#10
Hi David,

I'm not able to get this number of 28 calculated below in Malz study notes credit VaR section . Pl help

For a default probability of 2%, we illustrate how credit Var varies for each value of n:  For a single credit portfolio(n=1), the extreme loss given default is equal to $1,000,000,000 as we assume recovery to be zero. Since the expected loss is subtracted from the extreme loss to get VaR, if default probability is π = 2%, the credit VaR is −$20,000,000.  For n= 50, each position has a future value, if it doesn’t default, of $20,000,000. The expected loss is π×1,000,000,000 which is the same as for the single-credit portfolio. If π = 2 %, the 95th percentile of the number of defaults is 3 and the credit loss is $60,000,000. Subtracting the expected loss of $20,000,000, we get a credit VaR of $40,000,000. 

For the same default probability (π = 2 %), if n =1,000 the 95th percentile of defaults is 28, and the credit loss is $28,000,000, so the credit VaR is $8,000,000.





upload_2018-5-10_16-6-51.png
 

David Harper CFA FRM

David Harper CFA FRM
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#11
Hi @trivzca I moved your question to this thread. Below is a screenshot of Malz Table 8.1 (here is the XLS https://www.dropbox.com/s/dikemuzlk0tdcp2/0511-malz-cvar.xlsx?dl=0) Similar to the above discussion, I retrieved 28 defaults with =BINOM.INV(1000, 0.02, 0.950) = 28.0, which is an inverse cumulative binomial distribution; i.e., under a binomial distribution with n = 1,000 and p = 2.0%, the 95.0% cumulative probability "falls on" the quantile at 28 defaults.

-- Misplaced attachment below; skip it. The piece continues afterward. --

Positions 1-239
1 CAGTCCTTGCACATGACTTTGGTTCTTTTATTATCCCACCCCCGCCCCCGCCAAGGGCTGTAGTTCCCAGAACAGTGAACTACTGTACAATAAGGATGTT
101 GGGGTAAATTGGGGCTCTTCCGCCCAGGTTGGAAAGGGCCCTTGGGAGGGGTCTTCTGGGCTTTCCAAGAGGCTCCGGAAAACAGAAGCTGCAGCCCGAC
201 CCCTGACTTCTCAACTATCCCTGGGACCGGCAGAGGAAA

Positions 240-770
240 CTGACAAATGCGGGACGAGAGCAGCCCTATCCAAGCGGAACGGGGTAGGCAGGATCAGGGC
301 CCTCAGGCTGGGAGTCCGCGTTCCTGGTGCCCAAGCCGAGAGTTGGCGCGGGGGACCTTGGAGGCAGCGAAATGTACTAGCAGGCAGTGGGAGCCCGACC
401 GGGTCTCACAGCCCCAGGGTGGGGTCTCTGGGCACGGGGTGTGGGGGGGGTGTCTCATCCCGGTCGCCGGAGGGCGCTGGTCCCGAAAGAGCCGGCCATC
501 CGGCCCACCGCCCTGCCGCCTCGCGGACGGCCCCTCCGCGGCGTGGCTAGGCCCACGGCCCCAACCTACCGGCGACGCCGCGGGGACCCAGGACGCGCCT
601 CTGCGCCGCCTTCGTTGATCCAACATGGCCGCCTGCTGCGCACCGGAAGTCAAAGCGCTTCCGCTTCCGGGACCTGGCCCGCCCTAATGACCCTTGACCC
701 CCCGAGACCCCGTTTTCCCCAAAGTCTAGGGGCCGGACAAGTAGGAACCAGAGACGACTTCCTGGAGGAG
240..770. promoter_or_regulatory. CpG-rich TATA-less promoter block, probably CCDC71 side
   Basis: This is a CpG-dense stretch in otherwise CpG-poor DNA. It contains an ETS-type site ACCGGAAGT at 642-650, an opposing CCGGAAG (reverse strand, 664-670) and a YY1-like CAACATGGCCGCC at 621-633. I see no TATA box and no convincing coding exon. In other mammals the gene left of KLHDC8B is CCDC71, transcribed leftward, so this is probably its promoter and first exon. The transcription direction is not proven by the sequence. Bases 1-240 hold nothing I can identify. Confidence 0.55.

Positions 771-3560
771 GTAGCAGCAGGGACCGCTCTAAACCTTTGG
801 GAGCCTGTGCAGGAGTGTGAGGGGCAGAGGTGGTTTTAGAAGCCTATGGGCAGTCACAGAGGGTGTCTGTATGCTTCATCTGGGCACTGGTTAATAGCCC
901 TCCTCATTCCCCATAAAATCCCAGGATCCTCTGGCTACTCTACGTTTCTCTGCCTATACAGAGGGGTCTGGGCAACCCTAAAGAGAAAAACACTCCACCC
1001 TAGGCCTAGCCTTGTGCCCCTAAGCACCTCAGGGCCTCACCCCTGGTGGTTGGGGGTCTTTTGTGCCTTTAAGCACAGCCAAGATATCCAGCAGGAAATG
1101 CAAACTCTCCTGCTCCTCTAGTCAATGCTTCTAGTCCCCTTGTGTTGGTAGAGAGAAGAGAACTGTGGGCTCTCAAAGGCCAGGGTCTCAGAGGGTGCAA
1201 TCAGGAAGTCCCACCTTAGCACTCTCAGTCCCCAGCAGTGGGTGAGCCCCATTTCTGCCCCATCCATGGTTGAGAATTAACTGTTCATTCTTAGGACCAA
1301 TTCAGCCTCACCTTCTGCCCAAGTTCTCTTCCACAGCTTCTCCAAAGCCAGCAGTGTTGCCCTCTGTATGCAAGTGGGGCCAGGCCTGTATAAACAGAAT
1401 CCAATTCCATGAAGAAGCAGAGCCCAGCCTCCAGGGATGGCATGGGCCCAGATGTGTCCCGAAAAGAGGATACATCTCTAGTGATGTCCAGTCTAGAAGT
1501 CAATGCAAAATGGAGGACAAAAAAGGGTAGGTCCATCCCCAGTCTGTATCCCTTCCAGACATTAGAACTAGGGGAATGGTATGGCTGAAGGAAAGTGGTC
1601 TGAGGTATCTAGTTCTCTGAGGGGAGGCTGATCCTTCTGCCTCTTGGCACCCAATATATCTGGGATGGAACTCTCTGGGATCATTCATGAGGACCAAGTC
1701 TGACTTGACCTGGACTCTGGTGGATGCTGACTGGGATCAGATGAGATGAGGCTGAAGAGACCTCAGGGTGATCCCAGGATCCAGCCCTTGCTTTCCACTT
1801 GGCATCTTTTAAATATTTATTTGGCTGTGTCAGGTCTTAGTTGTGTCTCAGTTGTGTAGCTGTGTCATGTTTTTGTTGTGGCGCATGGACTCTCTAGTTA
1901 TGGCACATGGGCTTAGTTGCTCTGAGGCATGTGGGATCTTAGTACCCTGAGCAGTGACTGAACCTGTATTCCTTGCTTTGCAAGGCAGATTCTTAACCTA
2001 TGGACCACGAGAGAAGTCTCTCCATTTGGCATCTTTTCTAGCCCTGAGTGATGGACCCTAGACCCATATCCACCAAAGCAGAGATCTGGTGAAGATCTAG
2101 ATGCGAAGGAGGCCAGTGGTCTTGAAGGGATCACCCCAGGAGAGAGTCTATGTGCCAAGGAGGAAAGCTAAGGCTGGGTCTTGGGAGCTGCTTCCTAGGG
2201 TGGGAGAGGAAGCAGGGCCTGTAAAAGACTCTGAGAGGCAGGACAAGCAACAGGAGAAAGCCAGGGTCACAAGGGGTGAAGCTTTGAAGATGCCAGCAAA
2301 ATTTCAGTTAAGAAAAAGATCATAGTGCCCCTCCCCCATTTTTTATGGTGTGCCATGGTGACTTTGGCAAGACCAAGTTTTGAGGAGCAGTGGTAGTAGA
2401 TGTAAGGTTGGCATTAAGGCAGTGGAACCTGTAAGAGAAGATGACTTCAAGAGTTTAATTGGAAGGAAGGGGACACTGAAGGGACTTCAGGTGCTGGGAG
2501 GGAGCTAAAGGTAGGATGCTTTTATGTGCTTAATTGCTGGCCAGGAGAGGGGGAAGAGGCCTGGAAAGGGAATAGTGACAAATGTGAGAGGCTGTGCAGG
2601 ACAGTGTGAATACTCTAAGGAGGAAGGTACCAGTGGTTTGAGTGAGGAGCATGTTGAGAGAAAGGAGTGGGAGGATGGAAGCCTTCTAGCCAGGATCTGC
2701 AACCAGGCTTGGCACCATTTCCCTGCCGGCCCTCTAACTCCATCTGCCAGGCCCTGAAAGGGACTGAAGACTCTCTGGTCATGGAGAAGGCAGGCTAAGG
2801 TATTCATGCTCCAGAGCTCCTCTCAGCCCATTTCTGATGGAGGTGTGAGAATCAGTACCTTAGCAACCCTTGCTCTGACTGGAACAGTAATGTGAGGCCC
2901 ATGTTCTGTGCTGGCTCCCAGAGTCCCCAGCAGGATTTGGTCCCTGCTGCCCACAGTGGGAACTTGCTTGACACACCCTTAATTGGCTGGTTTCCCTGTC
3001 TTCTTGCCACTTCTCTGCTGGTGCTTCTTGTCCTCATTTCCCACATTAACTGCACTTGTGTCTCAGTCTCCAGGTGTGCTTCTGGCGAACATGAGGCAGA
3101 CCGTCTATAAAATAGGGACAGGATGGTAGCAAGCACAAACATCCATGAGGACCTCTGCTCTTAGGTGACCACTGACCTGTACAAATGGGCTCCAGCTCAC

Specifically, working the other direction (which is more intuitive to me), here are the two adjacent CDFs:
  • =BINOM.DIST(27, 1000, 2%, TRUE) = 94.9%
  • =BINOM.DIST(28, 1000, 2%, TRUE) =96.7%
I hope that explains!

 
#12
Hello David,

This question is on Credit VaR.

"For n= 50, each position has a future value, if it doesn’t default, of $20,000,000. The expected loss is π×1,000,000,000 which is the same as for the single-credit portfolio. If π = 2 %, the 95th percentile of the number of defaults is 3 (from table 8.1) and the credit loss is $60,000,000. Subtracting the expected loss of $20,000,000, we get a credit VaR of $40,000,000."

Could you please explain, how we are getting the number of default of 3 here. Thanks.
 

Nicole Seaman

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#13
Hello David,

This question is on Credit VaR.

"For n= 50, each position has a future value, if it doesn’t default, of $20,000,000. The expected loss is π×1,000,000,000 which is the same as for the single-credit portfolio. If π = 2 %, the 95th percentile of the number of defaults is 3 (from table 8.1) and the credit loss is $60,000,000. Subtracting the expected loss of $20,000,000, we get a credit VaR of $40,000,000."

Could you please explain, how we are getting the number of default of 3 here. Thanks.
@shaoni0803

I moved your question to this thread where David has discussed this question directly above. His response may not answer your question specifically, but we want to keep the discussion about the same questions together so they are not all over the forum. I found this thread by using the search function here in the forum. Many times you will find that your question has already been answered if you search before posting. If David's explanation above does not answer your question, I'm sure he or someone else can elaborate further :)

Thank you,
Nicole